I usually focus on my vegetable garden, but I do maintain a flower bed. Watching flowers grow and blossom is so uplifting. Peonies come in a variety of colors and will grow 2 to 4 feet tall. These fragrant blooms are best planted in late fall to establish a strong root system. Plant Peonies in a partially shaded, well drained area. Four to six hours of direct sunlight is best, with soil that is not too moist. Space plants 3 to 4 feet apart and 10 inchess beneath the soil. The flower of the Peonies tends to be top heavy. In order to support the blossoms weight you may need to stabeize your plant with a stake. Peonies thrive best in zone 3 through zone 8.
The Daffodil is best planted in late fall for an early spring bloom. Refrigeration is recommended for bulbs that can not be immediately planted. The daffodil requires the cold temperatures to establish their roots. Place the daffodil bulb one foot apart with a hole that is eight inches deep. The plant grows somewhere close to 2 feet tall, and they will flourish. Unlike many other plants the daffodil will not mind a little overcrowding. A quality that is necessary considering the rate a Daffodil can populate a flower bed. Plant in in an area that is sunny with well drained soil. These vibrant yellow flowers survive best in zone 3 through zone 8.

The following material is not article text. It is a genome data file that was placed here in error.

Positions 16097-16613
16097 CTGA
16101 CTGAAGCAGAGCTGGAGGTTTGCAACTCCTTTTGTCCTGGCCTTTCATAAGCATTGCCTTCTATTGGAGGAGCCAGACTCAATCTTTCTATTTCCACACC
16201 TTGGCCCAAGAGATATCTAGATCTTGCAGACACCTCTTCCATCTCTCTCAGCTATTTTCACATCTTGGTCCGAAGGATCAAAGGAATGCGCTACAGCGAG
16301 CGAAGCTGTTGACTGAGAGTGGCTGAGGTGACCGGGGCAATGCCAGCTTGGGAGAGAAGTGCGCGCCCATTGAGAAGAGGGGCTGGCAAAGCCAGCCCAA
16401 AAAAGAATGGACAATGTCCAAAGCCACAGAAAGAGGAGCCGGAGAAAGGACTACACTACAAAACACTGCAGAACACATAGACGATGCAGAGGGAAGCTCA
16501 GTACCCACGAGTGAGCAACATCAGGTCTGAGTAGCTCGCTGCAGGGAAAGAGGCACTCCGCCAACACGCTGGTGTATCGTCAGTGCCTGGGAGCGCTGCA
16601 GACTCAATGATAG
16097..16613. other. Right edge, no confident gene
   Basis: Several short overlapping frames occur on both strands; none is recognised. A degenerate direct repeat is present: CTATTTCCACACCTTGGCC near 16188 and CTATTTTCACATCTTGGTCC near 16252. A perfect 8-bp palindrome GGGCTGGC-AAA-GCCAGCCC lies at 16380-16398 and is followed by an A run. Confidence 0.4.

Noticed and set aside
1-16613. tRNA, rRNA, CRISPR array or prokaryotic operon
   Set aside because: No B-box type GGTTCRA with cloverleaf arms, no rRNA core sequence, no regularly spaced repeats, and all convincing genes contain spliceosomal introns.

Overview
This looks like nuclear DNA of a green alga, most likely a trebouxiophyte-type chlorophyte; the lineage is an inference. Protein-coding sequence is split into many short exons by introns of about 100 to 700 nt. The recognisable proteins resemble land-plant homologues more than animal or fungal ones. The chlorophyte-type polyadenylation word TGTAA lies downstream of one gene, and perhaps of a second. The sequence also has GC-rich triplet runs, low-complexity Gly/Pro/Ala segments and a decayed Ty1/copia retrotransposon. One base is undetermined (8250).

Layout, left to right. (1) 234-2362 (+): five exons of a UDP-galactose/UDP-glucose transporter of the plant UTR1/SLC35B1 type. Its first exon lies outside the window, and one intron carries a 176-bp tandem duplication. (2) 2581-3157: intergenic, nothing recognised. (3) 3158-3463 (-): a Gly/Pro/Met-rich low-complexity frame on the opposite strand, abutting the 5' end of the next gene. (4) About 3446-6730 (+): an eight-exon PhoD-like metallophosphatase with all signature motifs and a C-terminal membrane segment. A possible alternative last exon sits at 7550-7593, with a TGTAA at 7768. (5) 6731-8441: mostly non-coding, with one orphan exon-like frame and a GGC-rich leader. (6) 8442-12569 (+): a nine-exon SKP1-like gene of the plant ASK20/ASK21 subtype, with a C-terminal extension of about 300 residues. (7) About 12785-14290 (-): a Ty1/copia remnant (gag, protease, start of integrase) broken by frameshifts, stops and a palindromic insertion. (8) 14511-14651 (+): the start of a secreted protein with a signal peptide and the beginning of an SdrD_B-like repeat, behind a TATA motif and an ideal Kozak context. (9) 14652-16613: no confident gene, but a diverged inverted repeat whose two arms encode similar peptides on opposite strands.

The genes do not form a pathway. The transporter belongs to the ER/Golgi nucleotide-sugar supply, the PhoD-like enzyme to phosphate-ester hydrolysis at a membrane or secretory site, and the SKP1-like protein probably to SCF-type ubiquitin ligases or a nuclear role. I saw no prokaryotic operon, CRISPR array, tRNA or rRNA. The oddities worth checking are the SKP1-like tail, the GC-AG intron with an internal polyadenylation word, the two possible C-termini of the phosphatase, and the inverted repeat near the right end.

Iris are a very hardy plant. They come in hundreds of varieties and almost any color to fit your landscape. Best planted in early spring iris prefer soil that is well drained to avoid root rot. Partial shade is best allowing for plenty of sunshine. Place the rhizome in a hole 10 to 12 inches deep and 2 feet apart. Iris grow to approximately 2 to 3 feet tall and multiply quickly. Be sure to place the seeds in an area that has plenty of room because you will need to thin foliage often. Iris can grown in nearly any zone, but the do prefer the cooler northern zones to thrive.
Black Eyed Susan
The Black Eyed Susan comes from the daisy family and is very drought tolerant. They thrive best in mid to late summer months and won't mind a little neglect. Place seeds in clusters 18 to twenty four inches apart in a 10 inch hole. Plant these flowers in sunny areas with moderate soil. Depending on the variety they can grow anywhere from 12 inches to 3 feet tall. Typical to the daisy family the flower ranges from gold to amber. Black Eyed Susan's are one of the easiest flowers to start from seed and can be harvested in either spring or fall. They will populate quickly and must be thinned at least every three years. The endurance of the Black Eyed Susan makes them fairly successful in most areas. However, they thrive best in zone 4 through zone 9.